I was moving slow. As soon as I got off the bike, the heat really hit me. Don't get me wrong, I felt it before but when you're on the bike and there are 10mph headwinds, you are kept a little cool. I got off the bike and was immediately greeted by Jill who was waiting to help me get on the run. Thanks to her, I was in & out in just over 8 min....two minutes faster than last year. I'm sure you all remember the wonderful volunteer last year who got me water but then drank it b/c she was so hot. Kathleen was also in transition and helped out when she was free. I was so lucky to have them in there!!
I had been looking forward to the run for weeks. I have been running so well and knew my Ironman would come down to a solid run...something I was more than capable of delivering. My plan was to run to each aid station and then walk for a minute. It became clear to me very quickly that this wasn't going to happen. The cramping was not horrible but it was coming and going. When the cramps kicked in, it was horrible. I was also really feeling the heat. I knew that no matter what, I had more than enough time to finish the race. I just needed to stay out of the med tents.
I got into Northshore Park where most of my support crew was already waiting. What an awesome feeling to see everyone!!! When I got on to Lake Woodlands, I saw the rest of my support crew stuck in traffic. Shortly after, I thought I was going to pass out. I got the ringing in my ears and started to get tunnel vision. I was close to an aid station so grabbed Perform and 3 waters. I downed the Perform, put one cup on my head, one cup down my back and drank the other. This was not looking good. I walked next because I knew if I didn't, I was going down.
I quickly realized that my plan was not going to work. I was going to need to walk a lot more. Doing this meant there was likely no way I could hit my goal of 13 and change for my finish but at this point, I had real concerns about my ability to finish.
I would love to say the run got easier but it didn't. I hoped that by taking it very easy on loop 1, I would recharge a bit and be able to pick up the pace on loop 2. Now the cramping was moving up my body and was causing my a lot of abdominal discomfort. Great. When these cramps hit, I had to walk...I had no choice as they were that bad. I was really getting concerned now. Knowing I didn't pee until 90 on the bike and I hadn't had to pee again, it was clear I was dehydrating even though I was taking in far more fluids than I normally do. I was also worried about taking in too much water and flushing out my electrolytes. Ugh. But sports drink didn't always sound good. I got myself calm and let myself know that the point of this was to finish in the best shape I could. If I needed to walk, so be it.
I ran into Tommy Behe early in the 2nd loop and had a big frown on my face. He was so sweet to talk to me for a bit and just reassure me. It was a tough, tough day but I was doing it. Just do whatever I needed to do at this point. The cramping was getting worse with every mile. I joked with many people and told them the only things not cramped were my ears...it wasn't much of an exaggeration.
When I started the 3rd loop, the race clock said 13 something. I had a moment of sadness as this was the hour I had hoped to finish. I felt a quick tear but knew to let it go. I had one loop left. I really thought with the sun going down, I would be blessed with more energy. Nope. I turned into Northshore Park one last time. My support crew had so much energy and let me know they would see me at the finish. After I got out of the park, I walked a lot. I would run as far as I could...sometimes only to the next tree or the next street light. I caught up with Kerry & Colin and walked with them a bit. They too were having a fun day and I was so grateful to spend some time with them. I decided to give running another shot but it wouldn't last long. Geez. If I couldn't get 13hrs, I really wanted at least 14! I reminded myself again that I just needed to focus on hydrating and finishing.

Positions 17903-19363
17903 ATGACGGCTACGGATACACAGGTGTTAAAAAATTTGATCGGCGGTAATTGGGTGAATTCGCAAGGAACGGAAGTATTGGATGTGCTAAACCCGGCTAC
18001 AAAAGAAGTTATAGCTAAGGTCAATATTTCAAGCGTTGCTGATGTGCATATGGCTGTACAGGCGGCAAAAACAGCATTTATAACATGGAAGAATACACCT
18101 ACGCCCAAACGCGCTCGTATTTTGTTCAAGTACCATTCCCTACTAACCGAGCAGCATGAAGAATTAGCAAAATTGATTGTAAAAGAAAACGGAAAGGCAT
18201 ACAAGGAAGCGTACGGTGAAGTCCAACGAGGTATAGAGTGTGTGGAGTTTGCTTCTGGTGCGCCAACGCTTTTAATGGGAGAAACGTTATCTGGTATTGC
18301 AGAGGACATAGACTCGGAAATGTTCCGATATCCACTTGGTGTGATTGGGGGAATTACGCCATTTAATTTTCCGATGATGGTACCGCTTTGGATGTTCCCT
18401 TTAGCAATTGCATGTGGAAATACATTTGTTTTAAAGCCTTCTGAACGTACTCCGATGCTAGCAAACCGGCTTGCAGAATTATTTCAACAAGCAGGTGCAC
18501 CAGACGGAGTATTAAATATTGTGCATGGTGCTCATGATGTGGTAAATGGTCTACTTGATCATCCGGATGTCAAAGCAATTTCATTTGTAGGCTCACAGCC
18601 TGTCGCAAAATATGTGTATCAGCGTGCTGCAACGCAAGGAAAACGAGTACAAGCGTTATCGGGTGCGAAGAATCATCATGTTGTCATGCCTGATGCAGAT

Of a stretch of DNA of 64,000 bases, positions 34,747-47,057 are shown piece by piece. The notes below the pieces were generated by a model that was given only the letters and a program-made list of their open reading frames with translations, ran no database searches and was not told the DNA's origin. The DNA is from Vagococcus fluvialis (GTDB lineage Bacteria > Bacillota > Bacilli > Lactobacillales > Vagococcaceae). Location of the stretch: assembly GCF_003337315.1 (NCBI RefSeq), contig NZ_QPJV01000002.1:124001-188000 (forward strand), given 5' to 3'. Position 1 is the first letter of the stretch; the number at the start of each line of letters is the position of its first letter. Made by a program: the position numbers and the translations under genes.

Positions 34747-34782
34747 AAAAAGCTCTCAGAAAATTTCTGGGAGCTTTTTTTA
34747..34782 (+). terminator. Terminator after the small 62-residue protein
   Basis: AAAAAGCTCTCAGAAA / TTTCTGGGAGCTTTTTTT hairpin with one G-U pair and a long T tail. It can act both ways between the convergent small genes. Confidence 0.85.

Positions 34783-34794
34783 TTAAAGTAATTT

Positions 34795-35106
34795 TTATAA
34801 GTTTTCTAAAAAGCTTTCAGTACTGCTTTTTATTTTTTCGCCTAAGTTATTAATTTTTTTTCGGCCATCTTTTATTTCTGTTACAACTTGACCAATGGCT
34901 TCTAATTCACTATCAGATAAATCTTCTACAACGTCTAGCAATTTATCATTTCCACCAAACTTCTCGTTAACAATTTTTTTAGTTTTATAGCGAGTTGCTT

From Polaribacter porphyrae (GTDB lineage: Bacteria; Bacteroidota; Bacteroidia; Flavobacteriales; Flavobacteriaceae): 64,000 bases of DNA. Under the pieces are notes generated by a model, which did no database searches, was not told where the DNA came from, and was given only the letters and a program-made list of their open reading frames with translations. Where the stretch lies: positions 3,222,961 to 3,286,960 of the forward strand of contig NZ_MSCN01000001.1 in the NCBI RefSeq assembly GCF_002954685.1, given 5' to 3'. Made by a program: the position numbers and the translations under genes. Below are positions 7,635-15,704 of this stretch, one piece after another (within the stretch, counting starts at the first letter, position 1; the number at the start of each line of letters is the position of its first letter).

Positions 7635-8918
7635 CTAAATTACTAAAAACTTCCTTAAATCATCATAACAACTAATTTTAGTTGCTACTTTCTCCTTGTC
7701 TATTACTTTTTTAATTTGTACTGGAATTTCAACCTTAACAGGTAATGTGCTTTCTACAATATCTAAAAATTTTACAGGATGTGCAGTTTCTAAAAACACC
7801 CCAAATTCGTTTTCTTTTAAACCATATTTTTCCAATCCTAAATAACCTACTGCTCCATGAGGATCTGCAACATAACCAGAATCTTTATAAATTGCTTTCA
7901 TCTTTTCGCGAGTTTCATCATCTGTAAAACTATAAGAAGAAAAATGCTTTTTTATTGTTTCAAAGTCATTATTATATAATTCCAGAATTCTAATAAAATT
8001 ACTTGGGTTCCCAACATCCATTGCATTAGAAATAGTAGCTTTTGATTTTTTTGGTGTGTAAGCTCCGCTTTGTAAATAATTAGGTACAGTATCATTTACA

From mile 18 on I took cola and water at aid stations. The idea of drinking any more Perform made me ill. I tried to eat some pretzels but couldn't force myself to swallow them. I felt like I needed to pee at every aid station so would pop into a port-a-potty but nothing.
Before I knew it though, I was at mile 24 and only had 2 miles left to suffer through. It was here, the end of my race. I made the last turnaround by Landry's where John Laskowski walked with me a bit. I was so lucky to run into awesome people I knew at just the right time. I walked/ran as much as I could. I hit the spot where you either start another loop or head to the finish. All of a sudden, the biggest smile was on my face and stayed there the rest of the night I think. My support crew was lined up along the chute and cheered me on as I ran by. I made the uphill turn, saw the clock and knew I at least had a PR, even if it wasn't the time I wanted. It was ok though, my smile was huge and I sprinted for the finish. And then I heard Mike Reilly say, "Jennifer Miller, you ARE an Ironman"!!!!!
My run time was 6:03:22...a 5 minute PR from 2011. Final time for this Ironman was 15:13:54.
I improved my time across the board, something I'm very proud of. No, I didn't hit my goal time...didn't come close to it. I did do my very, very best given the conditions and that's what's important. I never wanted to quit, not once. There were countless times though I had very real concerns that I wouldn't be able to continue. Left and right, I watched people being wheeled off the course with IVs in their arms. Every med tent I passed had at least one person in it being treated. It was total carnage out there. I was lucky to have made it through!
I am proud to say I've completed two Ironman races (two tough ones no less). I proved yesterday that I am mentally tough and that I won't give up. The day was so hard but I did it. I am so, so happy!!!!!!
My support crew was AMAZING. Thank you all for showing up yesterday. I know it was hot and miserable but your support meant the world to me. I would have never made it without each of you. This goes for all my support crew who followed me online too. You guys are awesome!!!!